Sleep is really difficult for teenagers. There’s lots of pressure put on them forcing them to go to bed early at a time when they can’t go to bed biologically. Puberty does shift them to want to sleep at a later time. Teens experience a peak of alertness in the late afternoon and early evening. This is when they should be doing projects, and this is why they stay up. It is biologically-related. So to criticize your teen or the night owl in your life and say “why didn’t you do this earlier?” or “why don’t you go to sleep earlier” is ludicrous. Adults usually experience this same feeling of alertness in the morning, which is when a lot of people get stuff done. This is not the case for teenagers or night owls.
This has been proven scientifically to the point that many school board districts are shifting start times of classes to later. They have found that this results in less absenteeism, less mental health issues, and better sleep overall. We should really be putting more pressure on our school boards to make those same moves.
WAKING UP TIRED
Have you ever woken up at 1 am and felt like you slept the whole night? That’s because you just got out of the REM sleep stage. If we’re going to determine good sleep based on how we feel when we wake up, that’s a problem. If you fall asleep involuntarily, even for a few seconds at any point in day, you are absolutely getting a bad night’s sleep. You’re either getting fragmented sleep or experiencing pain during sleep OR you aren’t leaving enough time to be in bed. You may be following the myth of eight hours when you’re a nine-hour sleeper.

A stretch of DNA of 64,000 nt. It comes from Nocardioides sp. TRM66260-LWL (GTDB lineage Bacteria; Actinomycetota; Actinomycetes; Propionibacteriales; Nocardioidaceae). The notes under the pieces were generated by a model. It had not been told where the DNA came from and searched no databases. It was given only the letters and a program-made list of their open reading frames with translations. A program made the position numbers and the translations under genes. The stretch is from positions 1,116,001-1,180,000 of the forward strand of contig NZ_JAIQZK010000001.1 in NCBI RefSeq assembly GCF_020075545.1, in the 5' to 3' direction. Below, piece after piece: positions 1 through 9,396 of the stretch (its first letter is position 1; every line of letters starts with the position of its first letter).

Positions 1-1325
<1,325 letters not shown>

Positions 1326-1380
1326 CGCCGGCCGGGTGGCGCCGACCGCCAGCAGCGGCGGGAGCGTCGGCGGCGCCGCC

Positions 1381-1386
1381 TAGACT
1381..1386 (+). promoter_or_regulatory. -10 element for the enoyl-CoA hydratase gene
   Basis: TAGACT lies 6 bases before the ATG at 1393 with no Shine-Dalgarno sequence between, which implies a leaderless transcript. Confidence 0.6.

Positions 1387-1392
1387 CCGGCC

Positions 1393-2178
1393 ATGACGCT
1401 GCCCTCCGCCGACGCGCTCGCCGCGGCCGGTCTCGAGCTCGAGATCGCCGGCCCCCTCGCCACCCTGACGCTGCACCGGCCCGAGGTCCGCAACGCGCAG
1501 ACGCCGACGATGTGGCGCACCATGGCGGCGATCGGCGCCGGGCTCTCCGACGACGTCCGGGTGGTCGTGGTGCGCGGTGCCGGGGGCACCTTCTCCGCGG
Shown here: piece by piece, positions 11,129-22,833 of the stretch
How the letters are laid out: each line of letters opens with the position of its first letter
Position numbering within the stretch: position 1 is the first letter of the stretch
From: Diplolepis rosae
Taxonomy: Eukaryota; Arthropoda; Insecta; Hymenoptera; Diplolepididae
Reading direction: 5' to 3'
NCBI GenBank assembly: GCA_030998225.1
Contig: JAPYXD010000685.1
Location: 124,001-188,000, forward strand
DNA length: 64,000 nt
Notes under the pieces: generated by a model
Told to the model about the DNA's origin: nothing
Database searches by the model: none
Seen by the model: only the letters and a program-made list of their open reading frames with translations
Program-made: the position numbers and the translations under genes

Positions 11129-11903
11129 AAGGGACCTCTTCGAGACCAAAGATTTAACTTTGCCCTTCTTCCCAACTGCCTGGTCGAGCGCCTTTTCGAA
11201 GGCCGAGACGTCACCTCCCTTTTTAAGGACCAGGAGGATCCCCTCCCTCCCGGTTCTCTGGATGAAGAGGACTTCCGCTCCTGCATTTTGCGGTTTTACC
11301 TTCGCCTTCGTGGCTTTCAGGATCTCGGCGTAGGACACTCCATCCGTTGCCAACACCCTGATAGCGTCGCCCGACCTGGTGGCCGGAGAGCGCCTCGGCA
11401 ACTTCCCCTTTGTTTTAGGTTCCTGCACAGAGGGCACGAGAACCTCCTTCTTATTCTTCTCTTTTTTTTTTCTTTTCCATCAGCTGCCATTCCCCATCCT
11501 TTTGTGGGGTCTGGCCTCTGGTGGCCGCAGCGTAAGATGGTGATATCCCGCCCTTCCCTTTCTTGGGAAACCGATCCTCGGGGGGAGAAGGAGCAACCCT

EQUATION FOR SLEEP EFFECTIVENESS
Calculate how much sleep you got and how much time you were in bed and divide the two, and this gives you an index of how effective your sleep is. If it’s at 85 per cent, that is sufficient. But if less than 85 per cent, you probably are spending too much time in bed and you should decrease that number so that the other number will go up.
The way to healthy sleep is to follow the advice that parents use with their kids:
- Have a regular schedule
- Have a regular wind down
- Spend time being physically active
- Spend time outside getting sunlight exposure
These are the things that are helpful for sleep. We know to do that for our kids, but we assume that as we age, we outgrow these needs. The truth is that we don’t outgrow them, because we’re clocks. If you want to have healthy habits, have a plan that you stick to. Regularity is the best possible thing you can introduce into your routine.